What exactly Armstrong sees as unfolding is never stated very clearly, but The Great Transformation can be read as a story of collective human enlightenment much like the familiar idealized accounts of the Renaissance or the Enlightenment proper, though on a much grander scale.

Mr Wilson charges Ms Armstrong with oversimplification and with projecting "her own modern sensibility" onto ancient texts. One concludes that Ms Armstrong, though she deserves praise for starting a discussion, is in a little over her head here.

I've seen Stuart Kelly's The Book of Lost Books: An Incomplete History of All the Great Books You'll Never Read in a bookshop, and decided against it, largely because, as the title suggests, I don't need a list of nonexistent books that I'll never have to feel guilty about passing on. The lost books range from the incinerated (think Library of Alexandria) to the abandoned (Gibbon's history of the Swiss). Joe Queenan, however, is the right guy to give The Book of Lost Books a favorable review. He cherrypicks a few juicy tantalizing anecdotes (Jane Austen's projected Magnificent Adventures and Intriguing Romances of the House of Saxe Coburg), but he shares Mr Kelly's regrets about the ability of fantastics to blot our past by erasing some of the records.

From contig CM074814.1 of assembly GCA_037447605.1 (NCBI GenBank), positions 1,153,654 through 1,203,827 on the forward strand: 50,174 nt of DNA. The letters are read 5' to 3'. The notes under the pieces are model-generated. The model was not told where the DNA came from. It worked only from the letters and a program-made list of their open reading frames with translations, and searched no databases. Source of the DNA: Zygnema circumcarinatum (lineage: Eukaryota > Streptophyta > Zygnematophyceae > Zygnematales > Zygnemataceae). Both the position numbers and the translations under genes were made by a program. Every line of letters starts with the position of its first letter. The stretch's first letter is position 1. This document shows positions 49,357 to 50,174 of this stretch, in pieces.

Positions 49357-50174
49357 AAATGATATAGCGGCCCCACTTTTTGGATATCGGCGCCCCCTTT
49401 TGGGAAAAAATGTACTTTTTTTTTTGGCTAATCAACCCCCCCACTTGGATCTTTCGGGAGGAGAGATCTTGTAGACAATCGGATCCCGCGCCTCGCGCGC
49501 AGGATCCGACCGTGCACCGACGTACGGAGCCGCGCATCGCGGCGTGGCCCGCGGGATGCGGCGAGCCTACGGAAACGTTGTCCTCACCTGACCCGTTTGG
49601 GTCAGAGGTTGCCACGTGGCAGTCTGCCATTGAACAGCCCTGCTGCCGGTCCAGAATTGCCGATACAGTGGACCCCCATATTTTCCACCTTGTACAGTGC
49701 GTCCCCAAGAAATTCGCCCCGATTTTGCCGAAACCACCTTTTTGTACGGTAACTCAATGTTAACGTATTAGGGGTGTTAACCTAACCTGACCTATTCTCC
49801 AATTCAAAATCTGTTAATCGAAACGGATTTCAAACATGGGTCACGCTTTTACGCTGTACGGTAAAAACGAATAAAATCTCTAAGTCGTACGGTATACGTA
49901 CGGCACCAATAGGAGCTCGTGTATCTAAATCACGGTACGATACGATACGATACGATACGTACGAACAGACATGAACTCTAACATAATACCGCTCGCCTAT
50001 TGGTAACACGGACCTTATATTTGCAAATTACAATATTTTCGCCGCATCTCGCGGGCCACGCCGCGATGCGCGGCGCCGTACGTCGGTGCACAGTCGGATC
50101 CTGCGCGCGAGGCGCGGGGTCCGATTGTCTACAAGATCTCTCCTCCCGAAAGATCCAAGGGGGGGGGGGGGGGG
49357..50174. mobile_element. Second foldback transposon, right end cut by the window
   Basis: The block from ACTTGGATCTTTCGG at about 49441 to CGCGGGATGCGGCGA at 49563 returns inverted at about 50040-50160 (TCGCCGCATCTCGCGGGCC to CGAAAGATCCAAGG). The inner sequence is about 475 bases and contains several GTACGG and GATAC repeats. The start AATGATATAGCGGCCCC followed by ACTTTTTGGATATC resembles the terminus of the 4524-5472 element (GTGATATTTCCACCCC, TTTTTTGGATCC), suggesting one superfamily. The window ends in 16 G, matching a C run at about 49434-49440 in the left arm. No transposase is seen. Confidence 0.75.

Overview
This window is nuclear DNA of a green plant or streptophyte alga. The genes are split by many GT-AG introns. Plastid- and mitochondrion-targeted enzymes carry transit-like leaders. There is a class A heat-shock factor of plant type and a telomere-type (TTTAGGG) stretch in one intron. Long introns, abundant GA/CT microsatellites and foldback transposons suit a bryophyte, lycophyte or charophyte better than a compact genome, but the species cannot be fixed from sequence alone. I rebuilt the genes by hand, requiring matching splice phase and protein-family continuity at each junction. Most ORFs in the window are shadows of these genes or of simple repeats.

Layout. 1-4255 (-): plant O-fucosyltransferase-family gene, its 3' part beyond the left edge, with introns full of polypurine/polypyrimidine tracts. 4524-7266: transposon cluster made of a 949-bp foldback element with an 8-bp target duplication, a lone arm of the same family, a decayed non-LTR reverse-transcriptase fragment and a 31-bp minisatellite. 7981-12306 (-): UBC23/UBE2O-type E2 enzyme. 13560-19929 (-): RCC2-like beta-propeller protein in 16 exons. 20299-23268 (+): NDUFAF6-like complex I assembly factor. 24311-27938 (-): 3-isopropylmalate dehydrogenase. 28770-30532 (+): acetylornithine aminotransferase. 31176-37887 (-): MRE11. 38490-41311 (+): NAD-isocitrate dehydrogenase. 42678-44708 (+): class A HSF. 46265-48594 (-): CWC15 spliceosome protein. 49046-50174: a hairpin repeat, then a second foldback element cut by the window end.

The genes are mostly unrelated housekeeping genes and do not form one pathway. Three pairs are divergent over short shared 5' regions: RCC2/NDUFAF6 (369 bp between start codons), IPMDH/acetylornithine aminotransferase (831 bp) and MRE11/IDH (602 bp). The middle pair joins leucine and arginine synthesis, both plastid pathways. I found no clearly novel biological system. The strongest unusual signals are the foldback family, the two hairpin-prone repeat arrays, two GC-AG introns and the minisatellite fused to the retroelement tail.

The sometime biographer of Lord Curzon, David Gilmour, has moved on to examine the apparatus that Curzon and other viceroys oversaw in India, and A J Sherman gives his The Ruling Caste: Imperial Lives in the Victorian Raj a quite favorable review, noting that it is a useful corrective to the somewhat self-loathing views of EM Forster and other critics of the Raj. Of those who survived their terms in India, many Englishmen returned to find themselves at least as out of place at "home" when they retired.

I don't know what to make of George De Stefano's An Offer We Can't Refuse: The Mafia in the Mind of America, because I've only watched "The Sopranos" once or twice, and never felt the slightest tug of affection for the way of life portrayed therein. "The Sopranos" is well-executed entertainment, but its attempt to humanize organized crime is insidious pop culture. Crime reviewer Marilyn Stasio thinks that Mr De Stefano gets a bit carried away, confusing living mob figures with their fictional counterparts. If "The Sopranos" signifies anything, it's our wish to take one last look at expiring patriarchy before sealing the casket shut. We might shudder with a half-pleasant frisson, but we ought not to wish to join the doomed.